The GDPR will be enforced from 25 May 2018. UK organisations that process the personal data of EU residents don’t have long to ensure that their websites are compliant with an updated user management system.
What is GDPR? : The aim of the GDPR is to protect all EU citizens from privacy and data breaches in an increasingly data-driven world that is vastly different from the time in which the 1995 directive was established. Although the key principles of data privacy still hold true to the previous directive, many changes have been proposed to the regulatory policies.
What this means for you : As a business you need to prove that a contact has explicitly agreed to you collecting, storing, using or sharing their data. Contrary to some reports, this applies in a B2B context and to all contacts, regardless of whether they are existing customers or you have a prior relationship with them. You should think about…
- Website User Registration
- Website Comments
- Contact Form Entries
- Analytics and Traffic log solutions.
- Email Marketing
- Can your website users access their data?
- Can your users delete their data?
Give it to me in Plain English: You’ll need to check how you store user data on your website and make sure it can be accessed and deleted by the users!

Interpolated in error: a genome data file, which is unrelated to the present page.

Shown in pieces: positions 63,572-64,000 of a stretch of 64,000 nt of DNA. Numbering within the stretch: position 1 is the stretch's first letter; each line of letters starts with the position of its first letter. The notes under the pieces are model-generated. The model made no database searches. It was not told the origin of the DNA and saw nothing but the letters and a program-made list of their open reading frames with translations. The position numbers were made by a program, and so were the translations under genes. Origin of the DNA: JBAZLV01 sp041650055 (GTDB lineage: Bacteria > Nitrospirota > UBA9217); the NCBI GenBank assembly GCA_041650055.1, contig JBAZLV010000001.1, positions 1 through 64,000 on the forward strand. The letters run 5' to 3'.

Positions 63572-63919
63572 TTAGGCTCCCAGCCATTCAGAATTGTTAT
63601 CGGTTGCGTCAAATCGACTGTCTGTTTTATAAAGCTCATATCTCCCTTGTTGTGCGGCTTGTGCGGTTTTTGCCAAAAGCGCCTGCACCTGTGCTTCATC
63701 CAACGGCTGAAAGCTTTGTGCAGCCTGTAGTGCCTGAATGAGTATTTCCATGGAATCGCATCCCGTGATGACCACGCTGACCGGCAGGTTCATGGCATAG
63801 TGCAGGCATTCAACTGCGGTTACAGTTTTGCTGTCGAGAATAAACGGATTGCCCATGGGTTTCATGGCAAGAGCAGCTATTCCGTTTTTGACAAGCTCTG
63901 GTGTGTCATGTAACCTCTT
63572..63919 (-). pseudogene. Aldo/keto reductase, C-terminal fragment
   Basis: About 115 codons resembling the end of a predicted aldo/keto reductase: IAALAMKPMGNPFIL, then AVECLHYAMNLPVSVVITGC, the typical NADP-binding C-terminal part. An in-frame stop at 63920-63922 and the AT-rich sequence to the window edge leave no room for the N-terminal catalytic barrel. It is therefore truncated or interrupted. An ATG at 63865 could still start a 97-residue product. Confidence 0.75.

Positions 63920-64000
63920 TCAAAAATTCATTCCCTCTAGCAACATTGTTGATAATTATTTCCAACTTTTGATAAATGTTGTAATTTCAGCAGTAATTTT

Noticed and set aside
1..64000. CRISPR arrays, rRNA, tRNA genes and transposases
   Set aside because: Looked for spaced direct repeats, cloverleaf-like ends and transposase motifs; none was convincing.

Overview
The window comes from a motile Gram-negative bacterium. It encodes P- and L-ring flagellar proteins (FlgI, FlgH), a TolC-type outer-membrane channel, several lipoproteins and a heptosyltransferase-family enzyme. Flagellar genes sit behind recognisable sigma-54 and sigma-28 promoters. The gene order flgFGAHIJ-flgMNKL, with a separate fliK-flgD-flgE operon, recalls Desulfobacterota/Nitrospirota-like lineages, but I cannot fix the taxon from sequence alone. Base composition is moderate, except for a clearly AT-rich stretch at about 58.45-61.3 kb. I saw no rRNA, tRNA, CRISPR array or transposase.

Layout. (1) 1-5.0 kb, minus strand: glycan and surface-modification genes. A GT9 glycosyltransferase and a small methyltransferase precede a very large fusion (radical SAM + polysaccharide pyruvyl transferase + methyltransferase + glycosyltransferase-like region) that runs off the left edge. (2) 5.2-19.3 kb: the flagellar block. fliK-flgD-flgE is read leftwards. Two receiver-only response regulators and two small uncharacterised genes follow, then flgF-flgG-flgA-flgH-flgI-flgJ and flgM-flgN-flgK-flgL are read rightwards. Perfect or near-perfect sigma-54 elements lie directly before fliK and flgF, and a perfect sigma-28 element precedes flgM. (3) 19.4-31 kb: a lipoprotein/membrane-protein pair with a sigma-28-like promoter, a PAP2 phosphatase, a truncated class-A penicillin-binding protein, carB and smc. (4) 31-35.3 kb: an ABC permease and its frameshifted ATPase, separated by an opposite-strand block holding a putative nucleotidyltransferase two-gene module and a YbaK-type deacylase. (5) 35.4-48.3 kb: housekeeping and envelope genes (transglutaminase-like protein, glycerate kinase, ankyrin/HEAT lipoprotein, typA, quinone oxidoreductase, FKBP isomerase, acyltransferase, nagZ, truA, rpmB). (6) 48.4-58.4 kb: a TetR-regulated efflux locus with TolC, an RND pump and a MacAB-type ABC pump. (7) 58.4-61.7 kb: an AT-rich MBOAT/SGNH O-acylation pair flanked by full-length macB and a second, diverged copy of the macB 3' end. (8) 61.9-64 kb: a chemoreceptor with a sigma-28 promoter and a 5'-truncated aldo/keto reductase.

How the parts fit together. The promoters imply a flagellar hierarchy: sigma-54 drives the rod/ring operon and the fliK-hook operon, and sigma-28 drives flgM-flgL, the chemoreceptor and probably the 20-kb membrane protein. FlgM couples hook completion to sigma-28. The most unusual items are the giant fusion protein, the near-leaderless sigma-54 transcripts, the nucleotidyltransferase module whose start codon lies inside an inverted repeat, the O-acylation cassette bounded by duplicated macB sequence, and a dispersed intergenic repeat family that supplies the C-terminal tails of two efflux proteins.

So, you need to strengthen the consent requirements on your website. If you collect or manage any EU citizen’s data, you must:
- Request the explicit consent of every user before any data collection takes place. Requests must be in clear, plain, easily understandable language free of legalese. It also must stand alone from other matters or requests and not be buried in other text.
- Have a means for users to request access and view the data you have collected on them.
- Provide users with a way to withdraw consent and purge personal data collected on them; i.e. the “Right to Be Forgotten”.
Under GDPR organizations in breach of GDPR can be fined up to 4% of annual turnover or €20 Million (whichever is greater). This is the maximum fine that can be imposed for the most serious infringements e.g. not having sufficient customer consent to process data or violating the core of Privacy by Design concepts.